I guess you do too, dear blog reader, or you wouldn't come back. Thanks to you as well.

Tuesday, June 8, 2010

Collection 1: Cookbooks.

In my hedge apple green kitchen, I have three beloved and accidental collections. A little bit at a time, I'm going to share them with you. My theory is that every time I reveal one my quirky habits, you feel a little bit more normal. At least I hope so...

Collection #1 - Cookbooks.

I didn't mean to start collecting cookbooks. It sort of just happened along my way into adulthood. But once I had one, I needed another. People gave many of them to me as gifts, and I treasure each of those cookbooks even more.

I have the cookbooks from the small town churches of both of my grandmothers. Others are trendy like PW, Vera Bradley and Rachael Ray. I could read cookbooks for hours, making notes and putting post-it notes on recipes that I want to try.

When I find recipes I love, I add them to my Vera Bradley binder on the end. Pioneer Woman's Tequila Lime Chicken is going in the binder tonight. It was the best grilled chicken I've ever made or tasted for that matter.

But from the whole collection, I have two cookbooks that I can't live without. When I want to cook or bake to impress, I always start curled up with these two beauties.

Two Junior League cookbooks. One in its second printing, one out of print. Both classics.

Beyond Parsley, and its sequel, Above and Beyond Parsley, could almost be coffee table books because they are so beautiful. The recipes can be challenging, but they are deliciously unique, and so very Kansas City. My favorite recipes are for spaghetti carbonara and sugar cookies made with only confectioners sugar. I'll be using the pesto recipe this summer with all of the basil growing in my garden.

This cookbook is no longer in print, and we found a much coveted one for Erica when she got married. Look carefully online, you too could be so lucky!

The Indianapolis cookbook was a gift from Bonnie, my step-grandmother, and I love the history tucked at the front of each section. It's been a fun thing to share with my Indiana family because when I ask for a recipe, they often send me into this cookbook. I adore it's spiral comb binding because it rests open while you're cooking. This should be required for cookbooks.

I counted. There are seventeen cookbooks all lined up in my kitchen. I've been cooking for about six years. If I continue to collect cookbooks at this pace and live to be about 87, I'll have only about 180 cookbooks total. That sounds reasonable.

My Predecessors.

Sometimes I long for days gone by, for days when ladies wore hats and gloves. They're not really even my days to miss. My mother's generation didn't wear hats - no, these days belonged to my grandmothers and their female predecessors.

My aunt Kathi wears hats. This is a photo of some of her hat collection. She's teaches etiquette to students at a local high school, and I love spending time with her because she reminds me of the importance of being a lady. You could say that my aunt Kathi exudes grace and class.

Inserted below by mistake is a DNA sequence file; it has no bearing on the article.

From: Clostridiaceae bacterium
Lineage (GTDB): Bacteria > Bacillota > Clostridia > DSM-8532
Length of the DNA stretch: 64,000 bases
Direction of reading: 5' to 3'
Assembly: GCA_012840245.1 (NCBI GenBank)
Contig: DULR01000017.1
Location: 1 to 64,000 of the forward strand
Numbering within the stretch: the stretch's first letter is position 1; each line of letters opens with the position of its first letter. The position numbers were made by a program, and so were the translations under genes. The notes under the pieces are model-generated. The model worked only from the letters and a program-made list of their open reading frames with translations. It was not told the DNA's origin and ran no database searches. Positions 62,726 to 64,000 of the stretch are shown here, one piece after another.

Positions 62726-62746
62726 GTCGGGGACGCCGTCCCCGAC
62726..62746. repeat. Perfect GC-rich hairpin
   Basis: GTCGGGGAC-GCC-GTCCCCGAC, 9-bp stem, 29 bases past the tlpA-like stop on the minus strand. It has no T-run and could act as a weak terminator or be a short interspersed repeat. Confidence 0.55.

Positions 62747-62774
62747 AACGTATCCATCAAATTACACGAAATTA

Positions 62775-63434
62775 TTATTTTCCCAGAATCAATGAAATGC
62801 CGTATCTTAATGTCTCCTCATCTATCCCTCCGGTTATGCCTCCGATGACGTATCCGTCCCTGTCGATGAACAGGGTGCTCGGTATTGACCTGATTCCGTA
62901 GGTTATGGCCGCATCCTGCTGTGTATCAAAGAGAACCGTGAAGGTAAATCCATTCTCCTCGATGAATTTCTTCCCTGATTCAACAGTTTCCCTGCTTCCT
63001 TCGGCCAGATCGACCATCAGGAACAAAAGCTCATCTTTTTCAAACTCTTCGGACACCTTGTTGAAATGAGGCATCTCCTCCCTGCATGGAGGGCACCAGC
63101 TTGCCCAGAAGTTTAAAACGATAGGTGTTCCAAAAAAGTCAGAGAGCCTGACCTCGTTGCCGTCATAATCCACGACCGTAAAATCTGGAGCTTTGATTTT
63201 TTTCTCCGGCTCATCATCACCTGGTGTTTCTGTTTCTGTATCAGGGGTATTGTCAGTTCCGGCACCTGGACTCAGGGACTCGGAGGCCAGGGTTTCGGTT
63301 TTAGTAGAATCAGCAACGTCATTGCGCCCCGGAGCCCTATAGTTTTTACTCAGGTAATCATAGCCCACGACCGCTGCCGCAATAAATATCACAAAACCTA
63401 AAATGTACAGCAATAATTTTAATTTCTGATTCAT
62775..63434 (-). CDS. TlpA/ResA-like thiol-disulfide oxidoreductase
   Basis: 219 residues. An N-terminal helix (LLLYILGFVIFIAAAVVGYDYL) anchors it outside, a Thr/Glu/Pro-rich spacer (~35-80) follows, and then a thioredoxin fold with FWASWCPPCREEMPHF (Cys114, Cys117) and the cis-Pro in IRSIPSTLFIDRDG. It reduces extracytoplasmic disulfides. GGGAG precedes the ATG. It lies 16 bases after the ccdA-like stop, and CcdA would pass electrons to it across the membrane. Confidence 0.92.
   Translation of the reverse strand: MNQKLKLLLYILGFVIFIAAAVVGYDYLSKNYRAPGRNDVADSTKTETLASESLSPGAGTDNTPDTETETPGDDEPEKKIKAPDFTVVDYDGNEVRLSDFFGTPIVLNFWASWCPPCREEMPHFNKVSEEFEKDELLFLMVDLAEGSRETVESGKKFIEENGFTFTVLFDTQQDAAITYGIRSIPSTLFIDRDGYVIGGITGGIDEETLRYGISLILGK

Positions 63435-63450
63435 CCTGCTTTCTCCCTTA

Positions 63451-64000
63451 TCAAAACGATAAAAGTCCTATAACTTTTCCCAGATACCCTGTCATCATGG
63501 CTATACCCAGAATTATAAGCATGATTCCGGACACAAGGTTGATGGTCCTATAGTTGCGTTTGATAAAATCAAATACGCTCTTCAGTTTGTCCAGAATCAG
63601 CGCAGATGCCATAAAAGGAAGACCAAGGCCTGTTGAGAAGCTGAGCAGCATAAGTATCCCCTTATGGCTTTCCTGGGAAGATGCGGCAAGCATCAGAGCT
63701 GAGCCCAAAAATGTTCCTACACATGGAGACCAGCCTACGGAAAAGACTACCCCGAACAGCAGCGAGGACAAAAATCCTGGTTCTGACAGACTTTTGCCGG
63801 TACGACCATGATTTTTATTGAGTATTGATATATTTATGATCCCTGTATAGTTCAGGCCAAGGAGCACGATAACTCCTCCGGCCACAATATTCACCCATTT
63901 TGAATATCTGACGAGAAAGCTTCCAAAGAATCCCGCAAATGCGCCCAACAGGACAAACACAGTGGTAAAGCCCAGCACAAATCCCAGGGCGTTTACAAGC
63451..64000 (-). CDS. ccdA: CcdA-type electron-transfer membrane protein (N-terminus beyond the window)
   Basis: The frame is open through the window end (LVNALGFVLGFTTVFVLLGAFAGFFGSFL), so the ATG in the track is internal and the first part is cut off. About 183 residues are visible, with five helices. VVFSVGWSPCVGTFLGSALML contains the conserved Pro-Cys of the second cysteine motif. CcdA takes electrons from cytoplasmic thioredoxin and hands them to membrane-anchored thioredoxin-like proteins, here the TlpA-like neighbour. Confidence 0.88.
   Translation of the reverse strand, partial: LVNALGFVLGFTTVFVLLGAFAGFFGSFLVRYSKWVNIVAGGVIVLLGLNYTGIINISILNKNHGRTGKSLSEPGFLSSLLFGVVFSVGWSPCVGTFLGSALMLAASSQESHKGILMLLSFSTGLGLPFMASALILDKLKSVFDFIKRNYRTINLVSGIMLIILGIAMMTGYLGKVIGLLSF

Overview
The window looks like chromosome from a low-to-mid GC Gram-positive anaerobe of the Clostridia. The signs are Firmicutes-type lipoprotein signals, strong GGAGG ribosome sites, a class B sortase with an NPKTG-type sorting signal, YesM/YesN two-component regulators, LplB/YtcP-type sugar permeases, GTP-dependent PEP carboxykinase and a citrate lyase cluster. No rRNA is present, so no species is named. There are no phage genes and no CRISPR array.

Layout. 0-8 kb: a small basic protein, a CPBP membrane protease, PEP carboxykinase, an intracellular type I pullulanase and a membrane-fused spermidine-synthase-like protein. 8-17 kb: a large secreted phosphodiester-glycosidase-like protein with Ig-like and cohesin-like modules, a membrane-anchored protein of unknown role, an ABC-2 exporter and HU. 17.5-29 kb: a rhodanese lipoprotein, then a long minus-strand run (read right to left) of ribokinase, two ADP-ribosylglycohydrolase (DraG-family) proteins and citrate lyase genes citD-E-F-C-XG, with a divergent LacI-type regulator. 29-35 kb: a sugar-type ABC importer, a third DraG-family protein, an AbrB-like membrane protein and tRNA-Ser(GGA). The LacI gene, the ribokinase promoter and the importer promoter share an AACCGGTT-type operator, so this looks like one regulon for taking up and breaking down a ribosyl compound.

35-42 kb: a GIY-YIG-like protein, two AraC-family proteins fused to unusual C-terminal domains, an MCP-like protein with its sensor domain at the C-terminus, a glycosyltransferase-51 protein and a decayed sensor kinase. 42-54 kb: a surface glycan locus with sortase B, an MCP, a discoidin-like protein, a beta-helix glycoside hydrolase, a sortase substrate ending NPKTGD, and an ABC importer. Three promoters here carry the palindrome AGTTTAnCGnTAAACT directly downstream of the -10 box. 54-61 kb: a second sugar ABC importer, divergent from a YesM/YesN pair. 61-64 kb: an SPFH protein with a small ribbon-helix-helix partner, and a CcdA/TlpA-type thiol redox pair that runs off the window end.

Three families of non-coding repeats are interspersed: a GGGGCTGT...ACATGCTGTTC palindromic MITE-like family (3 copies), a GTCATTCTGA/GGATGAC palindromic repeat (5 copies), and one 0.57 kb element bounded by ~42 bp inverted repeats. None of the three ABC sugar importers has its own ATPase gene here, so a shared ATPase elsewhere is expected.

I think it is peculiar balancing act being a lady in 2010. While I miss the days when ladies wore hats, I'm particularly fond of jeans. In fact, I'm teaching in them today. I get to do all sorts of things that my great-grandmothers couldn't imagine and do them all by myself too.

Maybe my aunt Kathi will host a tea, and we can all go. She would teach us things we probably already should have learned while we wear her hats and sip tea correctly. Then we would put our jeans back on, climb into my SUV and drive off with a little more knowledge about how to be both feminine and independent.

Please RSVP in writing, I feel like that is more proper.

Monday, June 7, 2010

Weekend Respite.

I like the word respite immensely. I also think I am always pronouncing it wrong.

This weekend I took some time for a family visit and a little bit of respite. My blackberry doesn't have service when I'm in Delaware so I was off the grid, able to focus on family and books. It was a wonderful weekend away from the business of Northern Virginia.

When I arrived on Saturday morning, Ted, Kathi and I headed to Longwood Gardens to explore. Like my love Winterthur, Longwood was owned by a member of the DuPont family, and it is beautiful. I love it for its symmetry and green.

Here are my lovely hosts.

Ted is my grandmother Virginia's brother, and Kathi is his fabulous wife. They are my great-uncle and great-aunt, and I feel extremely lucky to have family close to visit. Especially family like the two of them!

We spent time in the observatory learning about perfumes. Kathi has a collection of fancy perfumes we explored later at home, before we each put some on to wear to dinner! Ted thought we were silly, and we thought we were fancy. I made sure to dab some on before I left for school this morning because I'm pretty sure it is important after seeing the exhibit, "Making Scents: The Art and Passion of Fragrance."


It was muggy. If it had been nicer, there might have been people resting in these lovely chairs lined up to view the main fountain garden. When I squint, I can see people in the mid 1900s enjoying iced tea and watching the children running around the fountains.

Today it is nicer. No more humidity here. Will you come teach 8th grade so I can go back and enjoy my iced tea at Longwood Gardens? Thank you.